Quote from Cecil Chesterton Part II

A second quote from Cecil Chesterton, brother to GK Chesterton, from his slim volume A History of the United States (1919).

I quote it here to solicit the opinions of my readers as to the soundness of the opinion, and its application to the modern day. I draw the reader’s attention to the final line in particular.  


Another principle, not connected by any direct logic with democracy and not set forth in the Declaration of Independence, was closely associated with the democratic thesis by the great French thinkers by whom that thesis was revived, and had a strong hold upon the mind of Jefferson—the principle of religious equality, or, as it might be more exactly defined, of the Secular State.

So many loose and absurd interpretations of this principle have been and are daily being propounded, that it may be well to state succinctly what it does and does not mean.

It does not mean that anyone may commit any anti-social act that appeals to him, and claim immunity from the law on the ground that he is impelled to that act by his religion; can rob as a conscientious communist, murder as a conscientious Thug, or refuse military service as a conscientious objector.

None understood better than Jefferson—it was the first principle of his whole political system—that there must be some basis of agreement amongst citizens as to what is right and what is wrong, and that what the consensus of citizens regards as wrong must be punished by the law.

All that the doctrine of the Secular State asserted was that such general agreement among citizens need not include, as in most modern States it obviously does not include, an agreement on the subject of religion. Religion is, so to speak, left out of the Social Contract, and consequently each individual retains his natural liberty to entertain and promulgate what views he likes concerning it, so long as such views do not bring him into conflict with those general principles of morality, patriotism and social order upon which the citizens of the State are agreed, and which form the basis of its laws.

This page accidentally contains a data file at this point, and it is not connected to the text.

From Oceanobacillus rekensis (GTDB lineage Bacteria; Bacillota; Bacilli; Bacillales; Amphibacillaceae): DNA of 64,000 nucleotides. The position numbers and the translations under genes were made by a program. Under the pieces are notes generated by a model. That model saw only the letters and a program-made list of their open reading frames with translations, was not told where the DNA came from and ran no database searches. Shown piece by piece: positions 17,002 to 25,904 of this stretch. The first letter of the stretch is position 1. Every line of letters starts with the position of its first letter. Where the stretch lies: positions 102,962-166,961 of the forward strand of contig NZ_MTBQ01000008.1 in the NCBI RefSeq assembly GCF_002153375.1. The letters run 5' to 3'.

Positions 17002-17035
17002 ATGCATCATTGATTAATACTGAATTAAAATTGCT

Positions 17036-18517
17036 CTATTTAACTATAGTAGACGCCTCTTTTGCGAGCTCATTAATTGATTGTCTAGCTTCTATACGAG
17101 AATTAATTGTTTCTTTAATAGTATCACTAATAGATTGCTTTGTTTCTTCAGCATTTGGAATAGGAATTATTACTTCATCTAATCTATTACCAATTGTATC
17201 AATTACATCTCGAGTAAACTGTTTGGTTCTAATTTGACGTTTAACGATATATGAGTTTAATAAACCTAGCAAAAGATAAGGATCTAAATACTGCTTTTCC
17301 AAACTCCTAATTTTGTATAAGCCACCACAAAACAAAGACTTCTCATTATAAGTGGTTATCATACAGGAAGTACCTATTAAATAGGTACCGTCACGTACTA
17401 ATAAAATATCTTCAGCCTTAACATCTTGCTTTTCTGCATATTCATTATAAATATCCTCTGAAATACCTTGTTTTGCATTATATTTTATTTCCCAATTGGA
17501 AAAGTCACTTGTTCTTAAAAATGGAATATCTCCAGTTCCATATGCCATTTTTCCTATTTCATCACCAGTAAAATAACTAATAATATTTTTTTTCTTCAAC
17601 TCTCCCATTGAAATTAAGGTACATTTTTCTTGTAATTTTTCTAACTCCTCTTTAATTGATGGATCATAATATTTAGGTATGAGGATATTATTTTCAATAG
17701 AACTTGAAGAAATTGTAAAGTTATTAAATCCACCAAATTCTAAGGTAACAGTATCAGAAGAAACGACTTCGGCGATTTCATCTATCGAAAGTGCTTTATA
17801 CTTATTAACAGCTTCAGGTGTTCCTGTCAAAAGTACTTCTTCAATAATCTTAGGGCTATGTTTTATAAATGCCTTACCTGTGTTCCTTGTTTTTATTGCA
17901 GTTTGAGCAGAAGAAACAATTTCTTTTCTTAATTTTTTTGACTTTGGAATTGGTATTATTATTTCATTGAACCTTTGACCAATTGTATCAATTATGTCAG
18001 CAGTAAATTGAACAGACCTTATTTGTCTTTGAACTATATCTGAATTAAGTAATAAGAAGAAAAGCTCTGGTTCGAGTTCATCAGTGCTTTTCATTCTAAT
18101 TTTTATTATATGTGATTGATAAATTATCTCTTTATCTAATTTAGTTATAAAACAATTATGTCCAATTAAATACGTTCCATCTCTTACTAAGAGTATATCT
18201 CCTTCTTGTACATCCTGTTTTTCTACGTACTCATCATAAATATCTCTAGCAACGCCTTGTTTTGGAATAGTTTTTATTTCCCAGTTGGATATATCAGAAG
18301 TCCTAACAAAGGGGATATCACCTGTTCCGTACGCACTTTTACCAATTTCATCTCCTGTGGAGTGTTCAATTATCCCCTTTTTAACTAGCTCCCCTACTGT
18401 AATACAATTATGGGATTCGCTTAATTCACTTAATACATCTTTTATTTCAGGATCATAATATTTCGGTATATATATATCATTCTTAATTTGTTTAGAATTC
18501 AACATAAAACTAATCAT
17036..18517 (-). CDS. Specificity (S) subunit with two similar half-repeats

The public mind of America was for the most part well prepared for the application of this principle.

We have already noted how the first experiment in the purely secular organization of society had been made in the Catholic colony of Maryland and the Quaker colony of Pennsylvania. The principle was now applied in its completeness to one State after another. The Episcopalian establishment of Jefferson’s own State was the first to fall; the other States soon followed the example of Virginia.

At the same time penalties or disabilities imposed as a consequence of religious opinions were everywhere abrogated. Only in New England was there any hesitation. The Puritan States did not take kindly to the idea of tolerating Popery.

In the early days of the revolution their leaders had actually made it one of the counts of their indictment against the British Government that that Government had made peace with Anti-Christ in French Canada—a fact remembered to the permanent hurt of the Confederacy when the French Canadians were afterwards invited to make common cause with the American rebels.

But the tide was too strong even for Calvinists to resist; the equality of all religions before the law was recognized in every State, and became, as it remains to-day, a fundamental part of the American Constitution.

It may be added that America affords the one conspicuous example of the Secular State completely succeeding.

In France, where the same principles were applied under the same inspiration, the ultimate result was something wholly different: an organized Atheism persecuting the Christian Faith [emphasis mine].